Heritage Microbiology and Science: Microbes, Monuments and Maritime Materials (Special Publications #315) (Hardcover)
Comprehensively covers the key topical areas of heritage science and discusses the threats to a wide range of heritage materials and monuments by biological and chemical agents of decay.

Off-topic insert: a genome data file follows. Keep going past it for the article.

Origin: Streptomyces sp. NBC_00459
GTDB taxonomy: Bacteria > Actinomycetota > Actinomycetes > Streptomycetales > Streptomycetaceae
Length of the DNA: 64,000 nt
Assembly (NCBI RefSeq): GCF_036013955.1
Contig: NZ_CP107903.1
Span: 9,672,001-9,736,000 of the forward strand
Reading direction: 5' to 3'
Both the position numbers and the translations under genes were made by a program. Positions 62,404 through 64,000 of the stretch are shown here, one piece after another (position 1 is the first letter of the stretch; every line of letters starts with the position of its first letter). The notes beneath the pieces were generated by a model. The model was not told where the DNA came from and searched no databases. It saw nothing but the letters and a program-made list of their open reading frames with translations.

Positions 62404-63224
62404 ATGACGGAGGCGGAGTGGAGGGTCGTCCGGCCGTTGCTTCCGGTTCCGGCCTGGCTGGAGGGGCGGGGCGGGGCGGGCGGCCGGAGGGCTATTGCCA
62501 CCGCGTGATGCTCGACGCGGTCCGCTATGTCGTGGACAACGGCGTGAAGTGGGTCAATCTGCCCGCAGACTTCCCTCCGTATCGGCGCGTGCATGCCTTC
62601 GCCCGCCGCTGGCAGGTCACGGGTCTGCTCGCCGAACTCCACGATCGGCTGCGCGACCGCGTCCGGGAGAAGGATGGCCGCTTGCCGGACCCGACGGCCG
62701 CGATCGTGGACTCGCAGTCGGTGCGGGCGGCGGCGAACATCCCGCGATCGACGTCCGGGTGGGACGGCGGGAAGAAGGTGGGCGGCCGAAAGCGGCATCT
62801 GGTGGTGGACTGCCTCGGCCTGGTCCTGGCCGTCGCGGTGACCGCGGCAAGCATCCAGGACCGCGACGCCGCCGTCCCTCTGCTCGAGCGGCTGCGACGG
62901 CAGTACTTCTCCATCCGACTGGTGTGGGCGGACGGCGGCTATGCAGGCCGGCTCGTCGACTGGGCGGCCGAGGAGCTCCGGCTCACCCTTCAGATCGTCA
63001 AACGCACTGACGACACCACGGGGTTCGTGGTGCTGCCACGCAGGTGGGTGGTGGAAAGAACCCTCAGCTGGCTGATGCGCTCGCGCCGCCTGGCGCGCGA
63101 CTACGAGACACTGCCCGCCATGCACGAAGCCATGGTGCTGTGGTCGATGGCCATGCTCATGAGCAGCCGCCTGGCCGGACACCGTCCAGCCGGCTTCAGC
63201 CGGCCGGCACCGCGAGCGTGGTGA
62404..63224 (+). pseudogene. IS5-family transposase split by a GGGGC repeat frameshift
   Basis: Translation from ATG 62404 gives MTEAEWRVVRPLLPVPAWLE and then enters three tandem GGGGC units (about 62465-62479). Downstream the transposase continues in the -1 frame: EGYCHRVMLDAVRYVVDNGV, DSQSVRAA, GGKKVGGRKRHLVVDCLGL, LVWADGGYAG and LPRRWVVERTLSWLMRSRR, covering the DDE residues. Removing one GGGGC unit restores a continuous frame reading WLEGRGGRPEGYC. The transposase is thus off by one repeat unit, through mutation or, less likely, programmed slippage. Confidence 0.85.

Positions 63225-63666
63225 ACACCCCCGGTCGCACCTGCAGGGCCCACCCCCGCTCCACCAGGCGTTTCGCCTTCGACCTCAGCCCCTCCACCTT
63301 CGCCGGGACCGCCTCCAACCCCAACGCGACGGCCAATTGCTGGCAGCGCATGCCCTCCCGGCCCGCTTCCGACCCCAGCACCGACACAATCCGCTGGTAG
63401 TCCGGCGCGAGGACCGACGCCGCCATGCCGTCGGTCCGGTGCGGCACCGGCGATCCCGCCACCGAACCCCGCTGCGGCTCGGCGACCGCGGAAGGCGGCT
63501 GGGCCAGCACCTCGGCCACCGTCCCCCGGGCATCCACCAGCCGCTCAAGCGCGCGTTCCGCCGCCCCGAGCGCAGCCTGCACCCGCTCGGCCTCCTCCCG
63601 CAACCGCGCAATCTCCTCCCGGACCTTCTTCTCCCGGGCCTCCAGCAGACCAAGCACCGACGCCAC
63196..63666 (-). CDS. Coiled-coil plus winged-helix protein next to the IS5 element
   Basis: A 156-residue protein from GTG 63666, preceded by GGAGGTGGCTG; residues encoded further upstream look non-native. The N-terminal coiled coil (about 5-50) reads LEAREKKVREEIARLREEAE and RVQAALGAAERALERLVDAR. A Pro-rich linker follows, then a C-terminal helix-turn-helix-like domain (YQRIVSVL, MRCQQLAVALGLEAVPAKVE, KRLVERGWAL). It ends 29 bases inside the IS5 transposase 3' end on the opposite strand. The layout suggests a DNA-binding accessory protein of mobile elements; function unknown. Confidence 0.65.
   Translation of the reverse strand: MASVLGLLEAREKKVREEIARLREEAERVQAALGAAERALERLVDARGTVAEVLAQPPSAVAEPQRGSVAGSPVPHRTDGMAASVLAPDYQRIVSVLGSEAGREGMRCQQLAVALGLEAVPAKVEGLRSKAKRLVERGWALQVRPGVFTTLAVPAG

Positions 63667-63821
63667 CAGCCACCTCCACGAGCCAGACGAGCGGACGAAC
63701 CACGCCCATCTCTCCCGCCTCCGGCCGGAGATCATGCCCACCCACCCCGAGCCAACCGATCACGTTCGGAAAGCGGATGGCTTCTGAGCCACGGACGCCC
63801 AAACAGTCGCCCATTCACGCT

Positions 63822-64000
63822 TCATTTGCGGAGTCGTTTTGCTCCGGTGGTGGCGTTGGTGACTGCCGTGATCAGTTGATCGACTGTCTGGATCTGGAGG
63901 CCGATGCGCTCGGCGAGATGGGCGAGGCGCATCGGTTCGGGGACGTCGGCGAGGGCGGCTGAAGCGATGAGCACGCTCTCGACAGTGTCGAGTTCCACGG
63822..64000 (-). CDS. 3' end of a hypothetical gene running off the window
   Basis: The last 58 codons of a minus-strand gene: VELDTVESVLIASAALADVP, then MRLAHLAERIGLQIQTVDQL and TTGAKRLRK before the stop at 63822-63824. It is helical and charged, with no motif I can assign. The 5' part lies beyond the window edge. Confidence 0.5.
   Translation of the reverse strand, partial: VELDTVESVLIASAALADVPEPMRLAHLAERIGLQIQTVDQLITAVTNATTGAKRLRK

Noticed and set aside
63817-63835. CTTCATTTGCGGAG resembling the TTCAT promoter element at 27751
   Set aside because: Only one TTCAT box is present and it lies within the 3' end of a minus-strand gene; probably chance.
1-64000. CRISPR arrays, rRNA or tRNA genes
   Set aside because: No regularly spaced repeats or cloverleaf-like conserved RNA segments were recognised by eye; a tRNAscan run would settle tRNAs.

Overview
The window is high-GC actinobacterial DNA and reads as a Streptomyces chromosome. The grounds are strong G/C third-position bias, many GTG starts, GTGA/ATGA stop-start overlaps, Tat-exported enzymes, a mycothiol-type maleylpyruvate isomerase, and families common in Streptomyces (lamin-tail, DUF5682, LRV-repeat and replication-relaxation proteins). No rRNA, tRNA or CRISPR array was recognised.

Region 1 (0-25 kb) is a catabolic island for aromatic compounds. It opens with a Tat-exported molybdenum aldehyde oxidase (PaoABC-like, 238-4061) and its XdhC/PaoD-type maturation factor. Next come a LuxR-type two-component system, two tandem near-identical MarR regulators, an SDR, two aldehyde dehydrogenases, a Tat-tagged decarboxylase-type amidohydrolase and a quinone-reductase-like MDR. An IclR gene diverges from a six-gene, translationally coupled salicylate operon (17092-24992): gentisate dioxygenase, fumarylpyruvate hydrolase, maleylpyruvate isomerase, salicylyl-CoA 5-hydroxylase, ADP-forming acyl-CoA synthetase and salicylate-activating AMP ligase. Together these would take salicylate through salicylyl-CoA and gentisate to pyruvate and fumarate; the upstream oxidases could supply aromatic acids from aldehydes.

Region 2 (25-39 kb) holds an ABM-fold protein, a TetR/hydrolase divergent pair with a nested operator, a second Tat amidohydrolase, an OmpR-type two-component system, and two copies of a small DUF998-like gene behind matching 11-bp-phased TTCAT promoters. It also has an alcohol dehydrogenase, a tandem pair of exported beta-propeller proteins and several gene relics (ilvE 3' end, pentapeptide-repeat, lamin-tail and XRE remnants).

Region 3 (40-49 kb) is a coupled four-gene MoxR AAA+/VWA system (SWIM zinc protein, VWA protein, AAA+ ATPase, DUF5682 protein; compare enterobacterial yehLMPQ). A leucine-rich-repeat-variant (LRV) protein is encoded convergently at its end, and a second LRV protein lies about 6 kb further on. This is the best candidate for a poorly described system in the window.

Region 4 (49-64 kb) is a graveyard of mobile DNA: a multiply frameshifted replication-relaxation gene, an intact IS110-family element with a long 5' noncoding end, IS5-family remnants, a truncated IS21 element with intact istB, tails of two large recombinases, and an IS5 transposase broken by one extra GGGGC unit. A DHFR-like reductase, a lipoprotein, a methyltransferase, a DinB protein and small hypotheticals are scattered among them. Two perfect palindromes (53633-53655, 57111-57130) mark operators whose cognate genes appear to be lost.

Eric May is Reader in Microbiology at the School of Biological Sciences, University of Portsmouth. He has been known for his work on the role of bacteria in stone deterioration for 20 years but also recently coordinated an EU study to assess the value of biotechnology for remediation of altered stone in buildings (BIOBRUSH). He chaired the scientific committees and organised the international heritage meeting Heritage Microbiology and Science (HMS 2005) in Portsmouth in June 2005 along with Mark Jones at the Mary Rose Trust. He is co-editor of Conservation Science: Heritage Materials and was a participant in a recent Preserving the Past research initiative that looked at the methods used in heritage and conservation work. Mark Jones is Head of Collections at the Mary Rose Trust. A leading conservation scientist, involved with the Mary Rose Trust since 1983, Dr Jones devised the conservation methodology for the hull and wooden artefacts at the Mary Rose Trust and is now responsible for all conservation matters. His principle research interests lie in the structure and degradation of archaeological wood, acid problem in treated and untreated archaeological wood and his conservation interests include the stabilisation of large waterlogged wooden objects. He is also responsible for the conservation of the Dover Bronze-Age Boat, a third century Gallo-Celtic Boat from Guernsey, the tenth century Graveney Boat for the National Maritime Museum and numerous pre-historic logboats. Dr Jones also leads a team of textile conservators working to conserve the fore-top sail of HMS Victory for display to the general public. Julian Mitchell is a Senior Lecturer in Microbial Genetics at the School of Biological Sciences, University of Portsmouth. He is a molecular biologist with an interest in the application of molecular techniques to the study of microbes in the environment.